If the flame grows, use an appropriate fire extinguisher for kitchen grease fires. Check with local fire authorities if you aren’t sure which type to purchase.
If the unthinkable happens, and a grease fire does get out of control and cause damage, you will need special restoration work performed in your home. Do the right thing and reach out to your favorite disaster restoration company. After all, it pays to call a pro!
Remediation of Smoke Odors
One of the toughest odors to remove from any surface is from tobacco.
While smoke odors are always pesky and challenging to remove, cigarette and cigar odors are especially tough because they have a powerful odor and they tend to linger. The particles are small, and they cling to and embed into any type of surface, especially fabrics. In automobiles, there are an issue especially when a car is being sold.
One promising rule of thumb when it comes to removing tobacco odors is time. With fresh air and plenty of time, the odors dissipate on their own — for the most part. But many people don’t want to wait it out.
Cleaning the surface is the first step in smoke odor removal. If you can launder an item, that’s the best way to remove odors. But some fabrics, such as rugs, furniture, and of course the interior of your car, you can’t put in the washer. Professional cleaning is always best, but there are a few tricks you can implement in the meantime.
If you are cleaning countertops, wood furnishings, or other non-permeable surfaces, you are in luck. Those surfaces usually are easy to clean, and smoke odor removal is often successful. Simply use an approved hard surface cleaning produce you can find at any department or grocery store, wet the surface, allow several minutes of contact time so the product can work, and then wipe away with a clean cloth or paper towel. Repeat until you see no more soil transfer. Adding a little deodorizer afterwards, and wiping it off, adds a pleasant, lingering scent.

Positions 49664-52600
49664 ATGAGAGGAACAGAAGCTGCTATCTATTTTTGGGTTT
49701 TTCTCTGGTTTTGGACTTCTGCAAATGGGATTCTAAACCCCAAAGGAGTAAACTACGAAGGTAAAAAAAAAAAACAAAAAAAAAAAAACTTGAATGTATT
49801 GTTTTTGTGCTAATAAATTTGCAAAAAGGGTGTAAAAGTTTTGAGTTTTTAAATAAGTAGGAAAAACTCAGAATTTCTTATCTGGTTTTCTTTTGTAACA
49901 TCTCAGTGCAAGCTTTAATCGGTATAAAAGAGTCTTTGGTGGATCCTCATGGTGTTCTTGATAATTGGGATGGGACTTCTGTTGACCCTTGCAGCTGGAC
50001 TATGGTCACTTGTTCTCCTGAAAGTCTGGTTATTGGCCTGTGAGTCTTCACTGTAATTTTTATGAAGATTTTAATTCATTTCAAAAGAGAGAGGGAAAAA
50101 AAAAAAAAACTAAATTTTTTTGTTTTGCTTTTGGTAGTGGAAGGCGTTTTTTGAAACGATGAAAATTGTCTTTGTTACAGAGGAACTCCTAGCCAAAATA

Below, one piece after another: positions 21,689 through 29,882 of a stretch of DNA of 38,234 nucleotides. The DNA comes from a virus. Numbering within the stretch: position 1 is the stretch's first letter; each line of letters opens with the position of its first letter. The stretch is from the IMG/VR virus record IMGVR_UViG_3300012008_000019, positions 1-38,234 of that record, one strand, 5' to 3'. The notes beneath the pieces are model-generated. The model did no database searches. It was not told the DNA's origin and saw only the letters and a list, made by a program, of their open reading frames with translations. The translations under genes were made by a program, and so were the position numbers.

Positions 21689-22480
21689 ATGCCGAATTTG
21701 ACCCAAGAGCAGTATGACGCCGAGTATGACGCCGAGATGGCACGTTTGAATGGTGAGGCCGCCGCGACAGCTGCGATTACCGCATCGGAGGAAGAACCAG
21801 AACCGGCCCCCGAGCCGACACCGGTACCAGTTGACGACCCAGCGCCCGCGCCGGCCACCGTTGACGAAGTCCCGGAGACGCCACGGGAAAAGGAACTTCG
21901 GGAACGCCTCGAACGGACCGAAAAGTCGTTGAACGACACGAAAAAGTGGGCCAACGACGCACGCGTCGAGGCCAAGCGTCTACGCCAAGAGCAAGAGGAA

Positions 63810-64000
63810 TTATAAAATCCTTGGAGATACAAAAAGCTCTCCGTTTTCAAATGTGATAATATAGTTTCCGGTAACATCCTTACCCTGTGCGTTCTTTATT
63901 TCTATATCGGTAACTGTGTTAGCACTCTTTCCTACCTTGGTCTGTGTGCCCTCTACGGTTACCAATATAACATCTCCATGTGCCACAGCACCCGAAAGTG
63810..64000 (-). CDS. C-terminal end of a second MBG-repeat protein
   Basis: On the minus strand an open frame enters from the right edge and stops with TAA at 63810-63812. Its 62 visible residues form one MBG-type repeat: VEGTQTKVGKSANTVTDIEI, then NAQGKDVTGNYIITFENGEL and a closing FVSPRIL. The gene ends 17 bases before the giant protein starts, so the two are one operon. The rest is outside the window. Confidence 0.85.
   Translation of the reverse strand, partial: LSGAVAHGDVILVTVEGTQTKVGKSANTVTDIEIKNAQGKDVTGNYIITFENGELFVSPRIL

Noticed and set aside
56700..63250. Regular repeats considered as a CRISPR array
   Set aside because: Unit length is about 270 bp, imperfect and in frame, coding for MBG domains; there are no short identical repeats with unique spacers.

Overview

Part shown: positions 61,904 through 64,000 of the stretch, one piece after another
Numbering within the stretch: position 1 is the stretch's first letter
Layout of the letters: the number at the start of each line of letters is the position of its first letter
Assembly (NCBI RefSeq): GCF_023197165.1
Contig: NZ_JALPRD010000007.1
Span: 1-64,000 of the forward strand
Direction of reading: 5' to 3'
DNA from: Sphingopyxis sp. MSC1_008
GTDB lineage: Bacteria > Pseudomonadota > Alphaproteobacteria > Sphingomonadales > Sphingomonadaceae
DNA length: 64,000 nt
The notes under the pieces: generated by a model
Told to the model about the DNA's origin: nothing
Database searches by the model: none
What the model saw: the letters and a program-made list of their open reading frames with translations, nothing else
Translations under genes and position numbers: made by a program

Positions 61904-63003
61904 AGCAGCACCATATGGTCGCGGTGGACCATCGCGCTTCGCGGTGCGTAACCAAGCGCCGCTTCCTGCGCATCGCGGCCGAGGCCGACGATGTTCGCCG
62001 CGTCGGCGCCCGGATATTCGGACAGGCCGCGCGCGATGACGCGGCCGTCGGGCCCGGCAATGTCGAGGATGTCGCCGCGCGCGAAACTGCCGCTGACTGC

Now we are getting into the real challenge, removing odors from fabrics. As said previously, laundering an item is the best way to remove odors. It may take several launderings to get the best results.
While cleaning non-launderable fabrics is tough without proper equipment and experience, you can dry vacuum soils and that helps. You can also allow fresh air to do its magic. And putting a few drier sheets under cushions will help as well. You can stuff drier sheets in other areas, as well, such as in automobiles, to help with the odors over time.
The real way to get rid of smoke odors from fabrics? Call a professional fabric cleaning or disaster restoration company. Restoration companies are highly skilled at the task of smoke odor removal. They have the equipment, products, and expertise to thoroughly clean and deodorize odor-causing substances. They also have special processes designed to remove tobacco odors.
Do the right thing. After all, it pays to call a pro!
Electric Heater Safety Tips and Advice
You may have already detected a chill in the air. For some parts of the country, wintry weather will be here soon. For others, a milder but still chilly season is coming.
To help stay warm, some supplement their main home heating system with an electric space heater. While considered safer than fuel oil space heaters, they still require special care and consideration so you can stay warm and safe during colder weather.
According to the Electrical Safety Foundation International (EFSI) organization, safety should always be a top consideration when using space heaters. While being warm may be at the top of your list of creature comforts, a fire, electric shock, or personal injury must be avoided.
Here is what the EFSI suggests that everyone consider when using space heaters.
Should You Test for Mold?
Recently, we discussed mold that can be found in unlikely places, such as in the bedroom, bathroom, and the kitchen. After all, most report mold in basements or crawlspaces, but mold can actually grow virtually anywhere.
There is one thing we can all agree on. You do not want hidden mold growing in your home. If there is mold somewhere, anywhere, with the potential of causing health issues with your family, you want to know about it so you can remove it and keep everyone safe.